6. @tshuman I'm gonna do this line by line since my forum formatting abilities are gimped "Declining popularity" I haven't noticed this, and I'm not just gonna take you word because you told me, but just in case thats true, I think its absurd to turn LD into a game that needs immediate popular appeal, especially at the sacrifice of education. "No warrant for LD becoming policy" I gave you one dude. So-called "policy style" LD contains plenty of philosophical discussion through the kritik. Your only response is a meager ad hominem calling kritiks "kritikal bullshit", which isn't really a warrant sir. So far, your only impact is declining popularity and it isn't being substantiated with any clear empirical warrant. Also, can you please articulate to me how kritiks aren't relevant to helping people in poverty? "Rawls/Nozick published after etc." This issue doesn't matter, because my paradigm still allows for these authors to be included. The reason I called them "outdated" is that current philosophers don't both allow further investigation into them that much because they aren't as radical as, say, Levinas or Heidegger (thats not to say no one writes about Rawls/Nozick, but I bet more people doing philosophy would stress the importance of Levinas/Heidegger) Also, that ad hominem about how I "don't have control of philosophy and rhetoric", I normally ignore dickish ad hominem attacks, and I couldn't give a shit if you think my control of philosophy is bad, but don't bring up the rhetoric dude. I have a language and grammar disorder that stems from a biological condition, so don't complain about my ability to control rhetoric because I read over that post like 5 times before submitting it. I normally hate it when people bring up a "disorder" in an argument because it seems like a distraction, but that remark was just unnecessary dude. "Why does LD need to become fast?" This is defense, not a reason to prefer your paradigm. I already gave a few unique aspects of LD (1 v 1 isn't offered in policy, greater tradition in analytic philosophy, structural differences) and I don't see the impact, beyond speculative doomsaying, to LD becoming more like policy. "Influence in activity stuff" I can tell you, those that have excelled at the NFL in recent years didn't give a shit about the norms the NFL advocates, as demonstrated by someone like Jake Nebel getting to finals of NFL. The community will always have more power than the structure that attempts to control them, and I bet more LDers would recognize the significance of the TOC over the significance of the NFL, so those accomplishments don't really mean much. Plus, this issue doesn't matter since it isn't a reason to prefer the traditionalist paradigm "Speed doesn't make you smarter" Again, this is just defense, to clarify. And I didn't argue "speed makes you smarter". I argued that "speedy debate makes you better at persuasive, traditional debate as indicated by the winners of nats for the last few years. This nonuniques the biggest implication you try to claim for your paradigm. Lets review; My paradigm; -Policy making and philosophical discussions -Makes you better at traditional debate -More educational Your paradigm; -Philosophical debate only (and in some cases, very limited. I highly doubt that a judge in your paradigm would be ok with a Zupancic K) which is nonunique -Makes you good at traditional debate, but not enough to keep the circuit debaters from taking over your biggest event -A "solvency deficit" in terms of declining popularity on the other paradigm HOWEVER 1, there is no empirical warrant for this and 2, there is reason why such a decline is caused by circuit debate, and the onus is on you to prove that. So the only unique impact you have is this solvency deficit, which again is only mitigatory when compared to the educational benefits I have. Remember, you can still debate traditional within my paradigm, but you can't debate technically in yours. Thats decision calc 101.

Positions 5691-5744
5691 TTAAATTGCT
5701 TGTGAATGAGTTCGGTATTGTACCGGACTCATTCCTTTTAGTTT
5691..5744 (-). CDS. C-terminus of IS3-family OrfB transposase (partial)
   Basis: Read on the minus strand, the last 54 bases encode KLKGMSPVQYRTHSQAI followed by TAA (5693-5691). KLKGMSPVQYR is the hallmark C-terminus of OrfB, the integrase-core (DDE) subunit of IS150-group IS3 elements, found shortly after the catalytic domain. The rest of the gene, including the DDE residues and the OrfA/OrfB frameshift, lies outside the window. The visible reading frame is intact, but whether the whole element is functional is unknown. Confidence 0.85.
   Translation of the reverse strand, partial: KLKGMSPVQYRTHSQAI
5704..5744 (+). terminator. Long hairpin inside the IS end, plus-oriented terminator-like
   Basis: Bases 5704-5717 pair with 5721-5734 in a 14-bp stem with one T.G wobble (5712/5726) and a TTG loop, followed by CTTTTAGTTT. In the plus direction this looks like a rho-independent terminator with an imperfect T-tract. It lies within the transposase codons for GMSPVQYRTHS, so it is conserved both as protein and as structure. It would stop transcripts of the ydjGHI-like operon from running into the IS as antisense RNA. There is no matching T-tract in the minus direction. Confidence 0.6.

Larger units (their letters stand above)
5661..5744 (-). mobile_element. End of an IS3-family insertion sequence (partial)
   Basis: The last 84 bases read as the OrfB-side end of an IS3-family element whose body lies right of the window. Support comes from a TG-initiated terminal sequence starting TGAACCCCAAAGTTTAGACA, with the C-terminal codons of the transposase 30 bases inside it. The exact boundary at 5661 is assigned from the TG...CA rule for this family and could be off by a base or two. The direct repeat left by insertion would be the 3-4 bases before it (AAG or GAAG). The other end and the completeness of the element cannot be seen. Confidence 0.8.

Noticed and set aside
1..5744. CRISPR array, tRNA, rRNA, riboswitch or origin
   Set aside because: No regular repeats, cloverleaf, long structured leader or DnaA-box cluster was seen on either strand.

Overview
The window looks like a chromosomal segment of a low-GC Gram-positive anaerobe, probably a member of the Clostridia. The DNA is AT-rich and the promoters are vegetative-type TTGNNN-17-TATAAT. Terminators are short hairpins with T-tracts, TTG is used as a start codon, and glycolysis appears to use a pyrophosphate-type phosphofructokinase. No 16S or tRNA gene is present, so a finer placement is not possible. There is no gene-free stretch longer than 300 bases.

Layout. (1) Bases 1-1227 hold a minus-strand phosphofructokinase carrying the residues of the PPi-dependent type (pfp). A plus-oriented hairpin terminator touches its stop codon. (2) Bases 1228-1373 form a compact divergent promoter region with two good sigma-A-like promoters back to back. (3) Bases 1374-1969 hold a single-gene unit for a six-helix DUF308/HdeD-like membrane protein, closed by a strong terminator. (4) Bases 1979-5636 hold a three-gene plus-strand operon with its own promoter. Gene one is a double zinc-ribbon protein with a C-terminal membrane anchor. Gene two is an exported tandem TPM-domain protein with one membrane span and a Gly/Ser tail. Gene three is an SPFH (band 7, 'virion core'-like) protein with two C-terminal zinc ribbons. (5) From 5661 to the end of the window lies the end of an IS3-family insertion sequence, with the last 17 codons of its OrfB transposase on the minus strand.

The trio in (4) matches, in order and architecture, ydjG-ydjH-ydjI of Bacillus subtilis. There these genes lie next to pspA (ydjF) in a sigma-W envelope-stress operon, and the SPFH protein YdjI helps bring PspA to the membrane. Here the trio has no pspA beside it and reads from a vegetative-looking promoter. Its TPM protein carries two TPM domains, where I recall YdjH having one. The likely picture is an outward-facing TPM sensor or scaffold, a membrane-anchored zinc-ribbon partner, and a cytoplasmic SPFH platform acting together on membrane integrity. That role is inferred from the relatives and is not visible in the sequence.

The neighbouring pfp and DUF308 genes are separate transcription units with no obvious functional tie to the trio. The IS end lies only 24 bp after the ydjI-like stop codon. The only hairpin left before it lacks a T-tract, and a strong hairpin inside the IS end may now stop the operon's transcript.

7. @tshuman; First off, a better clarification of the implications to "policy-style LD" and "traditional LD" is needed for this argument to go anywhere. The main reason I mention the kritik is that I think the so called "policy-style LD" captures any benefits of traditional LD through these philosophical discussions. The assumption that granting DAs/CPs legitimacy will lead to a destruction of philosophical debate is absurd; just look at policy debate, where the two styles are prominent. I'm arguing that the impact to traditional LD is terminally nonunique, and I don't see the problem in exposing LD to a new area of education. Keep in mind that I'm a HUGE K debater and the closest thing I've run to a policymaking case had kritikal advantages, so I'm not against philosophical discussions by any means. I'm against arbitrarily closing off relevant discussions because of archaisms. That seems to be antithetical to any true pedagogical project. In terms of your two bottom questions: 1, I don't see any problem for LD to become "1 on 1 policy". That structural difference is huge, plus community norms make LD more distinct to an extent (like the greater usage of analytic philosophy in LD). I don't see any implication to this beyond the tired and untrue argument "this is LD, not policy". 2, Kritiks solve back any of your "ethics and morality" qualms. In fact, authors like Badiou, Zizek, DnG, Levinas, Heidegger etc. offer much more substantive, advanced views than the outdated traditional authors like Kant, Rawls, Nozick etc. (I'm assuming these are the authors you thought of when you mentioned "ethics and morality"). I'm arguing a system that combines both policymaking arguments and kritikal arguments is the best combination when compared to your alternative. In terms of how many people prefer technical debates, I don't have the raw numbers, but I know those with actual influence in the activity prefer the paradigm I'm advocating than the paradigm advocated by debaters from isolated traditional areas. I'm willing to bet your response to this will be to emphasize the merit in "persuasive, traditional" debate as a unique educational advantage over fast, technical versions of my paradigm. The problem is that the type of education I advocate is a lot better at teaching debaters to be persuasive than even your slower paradigm. Look at NFL nats the last few years; those who were in the finals rounds were big nat circuit debaters who debated technically and fast at every other tournament they went to (here is a video of one of the finalists of last years NFL nats in his normal debate style; ). Learning how to debate fast generally helps you when debating slow because your mind will be able to prioritize and strategize better than the debater who is used to slow, simple debates (and yes they are simple. I've been in a lot of these debates and usually the decision calc boils down to one measly issue that could've been discussed in one minute under normal conversational speed, but instead is debated for 45 minutes and with an entry fee). I, for one, want to get more out of debate and not have to work with a partner. I know a large number of people in LD right now that want the same thing. The traditionalists are fighting a losing battle. My question is why bother? In terms of topics, I really don't like the following trends; -Translate some kind of kritikal position into the resolution (ie crit pedagogy for SEE, the proposed anthro bad resolutions in this thread). They are way too specific and cripple neg kritikal ground. We need more "open" resolutions that allow for a variety of interesting and varied aff and neg positions. -Negatively worded resolutions. Anyone whose debated LD before knows these suck. Suggestions; -USFG ought decrease reliance on the scientific community for policy-making decisions (Feyerabend's arguments are highly relevant here and can lead to some really really interesting debates. Kritiks of science and the effects of empiricism on the state make for interesting aff ground, and negs can point to the positive effects of things like climate science and the state) -USFG ought reform education (bidirectional, offers lots of good stock and kritikal ground) -USFG ought bolster animal rights laws (anthro can go aff or neg now since there are a lot of authors who condemn the institution of animal rights, there exist substantive policy making impacts, more deontology debates) -USFG ought reform the legal system in one of the following areas; the penal system, law enforcement's ability to search and seize etc. (I couldn't think of that many categories for this but I think the idea of reforming our legal system leads to interesting debates about statism)